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Love your liver
The liver is one of the most crucial and complex organs in the body. For positive people, it is especially important as it processes the drugs used to treat HIV. Without the liver acting as a medicine converter, the treatment would be useless.
The size of a kid's AFL ball, the liver is the second-largest bodily organ after the skin and weighs, on average, around 1.5kg. Arguably the hardest-working organ in the body, it performs hundreds of different functions simultaneously. As well as metabolising medication, it changes food into nutrients, creates the blood that circulates around our bodies, produces enzymes that help digest food, creates proteins that help the immune system resist infection, makes cholesterol, stores sugar, removes toxins, and also breaks down alcohol and other potentially harmful chemicals. As well, the liver is the only organ that has the ability to regenerate, making it possible for a person to donate part of their liver to someone else.
If left untreated, HIV can increase the risk of liver problems. However, most HIV-positive people on effective treatment experience no problems with their liver at all. Even so, liver function should always be regularly monitored in case health problems appear. Usually, your blood will be screened every three to six months to keep tabs on the viral load and CD4 count. This process also includes a liver function test so as to measure enzyme levels — high enzyme levels can indicate liver damage. If your HIV medication is found to cause liver damage (a condition known as ‘hepatotoxicity’), your doctor may suggest switching the treatment combination you’re on (although this may not be an option for everyone).
People with HIV are also routinely tested for hepatitis. Vaccines exist for hep A and B. As for hepatitis C, the virus can be more severe in people with HIV and can progress more rapidly if left untreated. Hepatitis C can be sexually transmitted, particularly among gay men. Risk factors include fisting, drug use and condomless sex. The good news is that, if contracted, hep C can be easily treated with little-to-no side effects and a high cure rate.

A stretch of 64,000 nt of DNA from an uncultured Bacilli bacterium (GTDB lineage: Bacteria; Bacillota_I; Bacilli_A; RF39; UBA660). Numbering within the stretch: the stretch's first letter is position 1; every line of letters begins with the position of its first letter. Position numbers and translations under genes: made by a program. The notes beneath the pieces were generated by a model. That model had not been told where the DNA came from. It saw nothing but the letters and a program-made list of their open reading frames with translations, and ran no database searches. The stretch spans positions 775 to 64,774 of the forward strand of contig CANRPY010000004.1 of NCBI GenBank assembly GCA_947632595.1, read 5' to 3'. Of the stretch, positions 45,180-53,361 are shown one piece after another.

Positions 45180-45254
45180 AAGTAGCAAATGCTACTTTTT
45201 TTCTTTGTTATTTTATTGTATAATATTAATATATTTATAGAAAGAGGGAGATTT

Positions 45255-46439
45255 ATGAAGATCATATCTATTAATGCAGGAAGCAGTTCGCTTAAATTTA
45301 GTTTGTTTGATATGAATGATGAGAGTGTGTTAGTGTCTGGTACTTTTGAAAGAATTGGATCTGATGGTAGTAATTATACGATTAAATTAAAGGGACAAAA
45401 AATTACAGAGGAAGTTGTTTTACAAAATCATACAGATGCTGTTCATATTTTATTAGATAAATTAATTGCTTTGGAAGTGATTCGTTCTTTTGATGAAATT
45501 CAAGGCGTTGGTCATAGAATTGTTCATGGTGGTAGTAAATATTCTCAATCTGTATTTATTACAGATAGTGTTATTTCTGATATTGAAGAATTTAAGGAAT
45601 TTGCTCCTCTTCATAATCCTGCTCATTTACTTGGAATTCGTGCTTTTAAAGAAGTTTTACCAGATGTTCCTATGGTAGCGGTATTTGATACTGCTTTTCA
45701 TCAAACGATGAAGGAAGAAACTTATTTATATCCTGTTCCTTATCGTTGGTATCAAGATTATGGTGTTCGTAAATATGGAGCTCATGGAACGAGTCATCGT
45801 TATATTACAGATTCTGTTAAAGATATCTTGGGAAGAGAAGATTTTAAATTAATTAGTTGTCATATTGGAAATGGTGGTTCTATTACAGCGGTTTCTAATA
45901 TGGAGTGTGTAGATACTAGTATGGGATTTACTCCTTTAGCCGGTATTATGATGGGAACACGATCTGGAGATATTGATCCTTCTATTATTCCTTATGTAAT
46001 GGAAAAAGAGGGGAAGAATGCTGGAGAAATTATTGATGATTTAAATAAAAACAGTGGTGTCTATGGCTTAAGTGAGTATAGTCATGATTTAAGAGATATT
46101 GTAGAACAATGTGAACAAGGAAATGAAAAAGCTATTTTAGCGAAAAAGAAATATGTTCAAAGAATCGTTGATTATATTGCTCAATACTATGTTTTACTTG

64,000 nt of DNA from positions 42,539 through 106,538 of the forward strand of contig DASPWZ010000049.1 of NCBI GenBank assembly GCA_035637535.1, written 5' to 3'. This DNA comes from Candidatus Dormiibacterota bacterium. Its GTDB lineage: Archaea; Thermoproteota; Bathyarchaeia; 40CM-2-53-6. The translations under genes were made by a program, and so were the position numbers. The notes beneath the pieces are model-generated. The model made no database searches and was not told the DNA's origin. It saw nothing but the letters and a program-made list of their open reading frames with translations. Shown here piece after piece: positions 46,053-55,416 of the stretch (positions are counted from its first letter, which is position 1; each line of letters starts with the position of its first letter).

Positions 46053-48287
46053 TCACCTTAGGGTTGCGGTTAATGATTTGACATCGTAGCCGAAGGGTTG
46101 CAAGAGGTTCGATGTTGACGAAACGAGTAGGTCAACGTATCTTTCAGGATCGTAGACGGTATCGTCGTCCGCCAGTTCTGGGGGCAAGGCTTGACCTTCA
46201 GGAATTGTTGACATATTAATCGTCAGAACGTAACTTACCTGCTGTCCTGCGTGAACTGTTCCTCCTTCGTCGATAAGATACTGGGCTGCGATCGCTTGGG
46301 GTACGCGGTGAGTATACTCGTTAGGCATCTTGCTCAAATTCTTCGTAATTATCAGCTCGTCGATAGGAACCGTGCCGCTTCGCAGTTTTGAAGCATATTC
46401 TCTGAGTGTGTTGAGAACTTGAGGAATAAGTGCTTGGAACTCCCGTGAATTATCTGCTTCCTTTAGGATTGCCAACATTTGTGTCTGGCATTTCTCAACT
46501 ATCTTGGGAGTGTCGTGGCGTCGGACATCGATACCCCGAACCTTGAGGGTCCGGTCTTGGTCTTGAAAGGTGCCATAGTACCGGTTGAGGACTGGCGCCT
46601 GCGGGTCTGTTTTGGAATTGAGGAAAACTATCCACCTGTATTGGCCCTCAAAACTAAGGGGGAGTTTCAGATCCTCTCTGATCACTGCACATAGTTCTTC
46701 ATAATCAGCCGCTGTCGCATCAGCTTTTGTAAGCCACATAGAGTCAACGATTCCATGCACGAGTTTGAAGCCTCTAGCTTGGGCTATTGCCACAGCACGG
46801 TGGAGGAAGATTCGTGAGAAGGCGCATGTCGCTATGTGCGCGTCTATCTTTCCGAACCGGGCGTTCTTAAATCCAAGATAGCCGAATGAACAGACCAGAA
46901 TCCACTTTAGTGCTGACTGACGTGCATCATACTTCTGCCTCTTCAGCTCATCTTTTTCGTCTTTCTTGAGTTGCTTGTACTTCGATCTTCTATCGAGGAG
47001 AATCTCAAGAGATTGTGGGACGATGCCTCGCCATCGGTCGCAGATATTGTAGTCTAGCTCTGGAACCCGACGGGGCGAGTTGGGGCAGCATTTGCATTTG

Learn to love your liver, as a healthy liver is important for our overall health. Because the liver processes nutrients from the food we eat, one of the best ways to keep the liver in good condition is through healthy eating. Focus on natural foods, and reduce fat in your diet as it puts stress on the liver. Concentrate, instead, on ‘good’ fats found in avocados, fish, nuts and seeds. The best sources of proteins are plant-based foods such as beans, legumes and lentils. Large amounts of fluids (alcohol excluded) are also good for the liver, especially water — aim to consume at least eight glasses a day. Regular exercise is also beneficial to liver health as obesity is linked to fatty liver disease.
High cholesterol, diabetes and heart disease can also contribute to non-alcoholic fatty liver disease. Affecting one in ten Australians, it’s one of the most common causes of liver problems. Fat builds up in liver cells, causing abnormal liver function and inflammation, which can lead to liver scarring (cirrhosis). Heavy and sustained alcohol consumption can lead to cirrhosis as well; so, too, overindulgence of recreational drugs. Unchecked, cirrhosis can have serious health implications.
Oral contraceptives can also cause fatty liver tumours and should not be used by women who have a history of these non-cancerous growths. Some liver problems occur during pregnancy or affect women more often than men, including gallstones and bile duct damage.
If your liver isn’t working effectively you may experience symptoms such as fatigue (the most common), nausea, vomiting, decreased appetite, brown urine, and a yellowing of the eyes (jaundice). If you have any of these symptoms it is important you contact your healthcare provider. However, often there are no signs of liver damage until it reaches a late stage, which is why it’s important to have regular blood tests that can detect liver problems before they arise.